Wednesday, November 30, 2016
T Hiivala Post III- no phone repair
Title You're Breaking Up
Presented by: Todd E. Hiivala #363687 Green Bay Corr'l Institution P.O. Box 19033
Green Bay, WI 54307-9033
Subject Complete refusal by GBCI staff--from maintenance, to supervisors, to
the Warden himself--to repair or replace broken telephones inmates use to call and talk with family, friends and loved ones.
Background: Between the end of 2015 and early 2016 GBCI installed phone jacks along the tiers, allowing inmates to request and place phone calls to family, friends and loved ones. Prior to this the only access to phones was at recreation, where there were, and still are, only a dozen phones that up to 100 or more inmates were/are expected to use within their one-hour recreation period. As one can imagine, between a lack of staff supervision, and no honor or courtesy among inmates monopolizing the phones, the whole process was/is chaotic and dysfunctional. The addition of phones on the tiers was a positive step, in the right and "progressive" direction though.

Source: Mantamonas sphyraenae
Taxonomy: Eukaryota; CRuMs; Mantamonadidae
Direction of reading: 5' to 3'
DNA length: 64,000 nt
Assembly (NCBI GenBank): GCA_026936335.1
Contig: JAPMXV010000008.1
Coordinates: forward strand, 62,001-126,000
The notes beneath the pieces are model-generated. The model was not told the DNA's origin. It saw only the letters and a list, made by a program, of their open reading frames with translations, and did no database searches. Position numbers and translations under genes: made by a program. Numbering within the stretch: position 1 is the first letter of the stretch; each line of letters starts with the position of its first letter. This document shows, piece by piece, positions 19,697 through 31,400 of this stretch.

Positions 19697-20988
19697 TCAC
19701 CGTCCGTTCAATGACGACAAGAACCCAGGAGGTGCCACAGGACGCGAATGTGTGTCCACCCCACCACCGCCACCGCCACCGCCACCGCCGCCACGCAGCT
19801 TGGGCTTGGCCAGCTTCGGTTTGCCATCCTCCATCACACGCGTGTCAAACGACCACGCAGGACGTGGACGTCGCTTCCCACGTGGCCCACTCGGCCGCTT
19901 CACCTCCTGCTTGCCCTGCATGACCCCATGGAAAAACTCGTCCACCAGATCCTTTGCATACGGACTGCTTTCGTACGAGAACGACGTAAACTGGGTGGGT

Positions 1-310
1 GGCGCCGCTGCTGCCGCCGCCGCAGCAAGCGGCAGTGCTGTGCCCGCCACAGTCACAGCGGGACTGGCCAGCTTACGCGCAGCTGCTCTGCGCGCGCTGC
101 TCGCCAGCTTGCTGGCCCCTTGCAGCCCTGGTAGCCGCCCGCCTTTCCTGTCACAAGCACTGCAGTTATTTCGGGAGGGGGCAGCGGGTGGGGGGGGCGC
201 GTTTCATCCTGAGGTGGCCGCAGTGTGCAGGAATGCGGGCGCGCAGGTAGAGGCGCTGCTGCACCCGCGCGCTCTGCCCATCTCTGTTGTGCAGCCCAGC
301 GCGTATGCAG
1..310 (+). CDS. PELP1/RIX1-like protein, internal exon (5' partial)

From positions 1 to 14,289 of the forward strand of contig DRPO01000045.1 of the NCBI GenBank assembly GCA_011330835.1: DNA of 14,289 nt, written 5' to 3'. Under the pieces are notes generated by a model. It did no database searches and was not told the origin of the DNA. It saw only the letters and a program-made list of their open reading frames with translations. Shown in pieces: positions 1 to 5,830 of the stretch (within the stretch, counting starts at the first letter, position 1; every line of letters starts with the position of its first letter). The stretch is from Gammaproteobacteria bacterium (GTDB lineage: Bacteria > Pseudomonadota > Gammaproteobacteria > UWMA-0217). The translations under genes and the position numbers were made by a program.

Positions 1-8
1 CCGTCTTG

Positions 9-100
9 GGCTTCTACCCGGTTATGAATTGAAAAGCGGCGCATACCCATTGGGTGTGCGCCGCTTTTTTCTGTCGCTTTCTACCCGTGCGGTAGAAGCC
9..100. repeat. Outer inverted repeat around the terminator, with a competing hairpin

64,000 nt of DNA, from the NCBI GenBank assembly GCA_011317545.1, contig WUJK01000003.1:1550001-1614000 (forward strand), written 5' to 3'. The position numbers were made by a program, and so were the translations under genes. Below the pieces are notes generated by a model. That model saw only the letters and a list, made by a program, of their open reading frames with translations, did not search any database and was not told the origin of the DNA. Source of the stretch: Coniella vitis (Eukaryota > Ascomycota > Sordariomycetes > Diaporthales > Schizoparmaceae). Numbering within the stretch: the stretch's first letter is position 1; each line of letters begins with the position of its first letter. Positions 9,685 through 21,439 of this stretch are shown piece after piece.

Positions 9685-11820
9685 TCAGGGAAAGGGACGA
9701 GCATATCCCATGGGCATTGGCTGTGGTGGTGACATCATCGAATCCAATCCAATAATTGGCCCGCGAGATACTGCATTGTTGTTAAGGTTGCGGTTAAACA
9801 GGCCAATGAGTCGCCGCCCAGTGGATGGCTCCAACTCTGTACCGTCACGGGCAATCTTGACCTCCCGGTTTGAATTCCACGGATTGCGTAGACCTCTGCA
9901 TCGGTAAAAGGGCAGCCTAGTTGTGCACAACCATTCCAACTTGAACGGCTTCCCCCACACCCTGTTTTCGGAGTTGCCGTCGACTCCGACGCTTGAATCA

The tiers in the GBCI cell halls are four high A - D in one, E - H in the other), and are separated between front and back sides: front being cells 1 - 37, and back 38 - 74. Phone jacks were installed every 5 or so cells along the tiers. There is one phone designated for half of each side, or 1/4 of each tier (two on the front side, two on the back side), with inmate phone runners to plug, unplug and move them to the location of the next inmate scheduled for a call. Inmate phone call requests are scheduled based upon this scheme.
So, for example, on the back side of D-tier (the tier I was on at the time of this fiasco.) staff may schedule an inmate in cell #41 for an 8:00 pm phone call, and another inmate further down the tier (say, cell #65) for the same time, under the assumption that since there are two phones to serve the whole side this wouldn't be a conflict. However, if one of the two phones. is broken and out-of-service, when staff continue scheduling as if there's still two working phones, inevitably some inmates scheduled for calls aren't going to receive them. - Simple mathematics.
Typical for GBCI, they purchased the cheapest quality telephones that would no way hold up to the constant use they get. So, predictably the phones began malfunctioning or breaking altogether, creating the problem just described. And failing to properly and responsibly plan for this eventuality (phones do break after all), the maintenance department simply & in short order ran out of phones and didn't order more. In case you missed it folks, the prison went from one dysfunctional phone system at recreation, to, by poor planning and mismanagement creating another (in-house) dysfunctional process. Perhaps a microcosm of the DOC's macrocosmic dysfunctionality?